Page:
As more people begin to acknowledge and understand the importance of mental health, one NATS member has started a commissioning project to support genuine discussion around the topic. Enter Black Dog Commission by Joel Balzun.
A singer, voice teacher and composer, Balzun is a member Los Angeles NATS chapter.
Balzun describes Black Dog Commission as a platform for the creation of new music for voice and piano, which he hopes will inspire meaningful conversation about mental illness. The goal of the project is to encourage and initiate authentic conversations about mental illness as well as its implications on day-to-day life. Black Dog Commission also wants to help eradicate the social stigma associated with mental illness.
“In March of 2018, I presented a recital called ‘The Beautiful Black Dog,’” Blazun explains. “The title borrows its name from a metaphor created by Samuel Johnson and made famous by Winston Churchill, which describes the medical condition of depression as ‘the black dog.’ This recital was one of my first performances following a prolonged performance hiatus due to me needing to take care of my own mental health.”
Balzun was diagnosed with depression in 2012, but he says he had been experiencing symptoms for most of his life.
“I quickly learned what the stigmas are surrounding this condition and the very real physical and emotional impacts it forces upon oneself,” he says. “The recital allowed me to foster a discussion between me and the audience about this topic. I’ll never forget the togetherness we experienced that evening.”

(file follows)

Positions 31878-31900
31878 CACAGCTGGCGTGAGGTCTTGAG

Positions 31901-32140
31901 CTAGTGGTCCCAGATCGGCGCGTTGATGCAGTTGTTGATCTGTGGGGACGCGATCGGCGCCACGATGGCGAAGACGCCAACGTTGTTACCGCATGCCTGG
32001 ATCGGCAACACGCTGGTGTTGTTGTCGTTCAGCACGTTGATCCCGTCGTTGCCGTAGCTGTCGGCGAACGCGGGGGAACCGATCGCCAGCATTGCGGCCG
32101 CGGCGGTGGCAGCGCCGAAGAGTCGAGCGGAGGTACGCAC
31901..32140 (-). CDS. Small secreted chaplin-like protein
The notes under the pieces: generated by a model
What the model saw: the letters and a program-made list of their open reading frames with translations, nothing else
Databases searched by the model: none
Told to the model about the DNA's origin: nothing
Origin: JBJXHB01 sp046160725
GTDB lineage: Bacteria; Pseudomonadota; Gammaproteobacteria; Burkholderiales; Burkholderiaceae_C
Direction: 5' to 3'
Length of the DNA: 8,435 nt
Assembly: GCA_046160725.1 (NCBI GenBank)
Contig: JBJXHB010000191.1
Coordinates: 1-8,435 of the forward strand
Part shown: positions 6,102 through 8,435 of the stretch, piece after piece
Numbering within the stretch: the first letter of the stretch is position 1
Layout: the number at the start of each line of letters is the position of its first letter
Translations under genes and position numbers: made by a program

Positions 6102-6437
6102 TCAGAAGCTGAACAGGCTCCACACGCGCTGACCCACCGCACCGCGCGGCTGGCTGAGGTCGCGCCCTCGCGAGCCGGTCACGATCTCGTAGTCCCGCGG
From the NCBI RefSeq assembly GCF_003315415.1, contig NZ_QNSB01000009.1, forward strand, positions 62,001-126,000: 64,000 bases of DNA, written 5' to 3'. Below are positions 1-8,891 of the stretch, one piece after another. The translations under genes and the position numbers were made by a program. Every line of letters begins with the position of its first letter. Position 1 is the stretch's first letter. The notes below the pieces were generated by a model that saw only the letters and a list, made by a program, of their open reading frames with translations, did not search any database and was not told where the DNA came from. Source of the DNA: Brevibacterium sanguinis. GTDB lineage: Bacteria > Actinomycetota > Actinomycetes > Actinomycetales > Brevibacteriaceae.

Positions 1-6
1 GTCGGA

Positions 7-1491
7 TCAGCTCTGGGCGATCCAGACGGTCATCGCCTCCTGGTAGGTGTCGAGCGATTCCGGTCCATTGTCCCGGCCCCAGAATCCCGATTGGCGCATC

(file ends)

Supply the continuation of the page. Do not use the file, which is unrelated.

The newly launched project aims to contribute to commissions of new repertoire from living song composers and foster a growing body of works to create a social impact.
Black Dog Commission will use poems from artists who also have been affected by depression.
“I hope that by creating this project, the song recital can be used as a vessel to #endthestigma,” he says.
To learn more about the series, visit his Kickstarter page.
If you are struggling with depression, please know you are not alone and we encourage you to seek out help. Below are more resources.
Crisis Hotline: The National Suicide Prevention Lifeline's 24 hour toll-free crisis hotline, 1.800.273.TALK (1.800.273.8255) can put you into contact with your local crisis center that can tell you where to seek immediate help in your area.
Crisis Text Support: The Crisis Text Line provides text-based crisis support from any cell phone enabled to send and receive text messages. Individuals are connected with a Trained Crisis Counselor and can chat via text 24 hours a day, 7 days a week. Individuals send MHA to 741-741 to get connected and start the text-based conversation.
Online Therapy Programs: This article from Verywell Mind offers top-ranked online services if you want to talk with someone. Many health insurance providers offer coverage for mental health support. Check with your provider to review your options.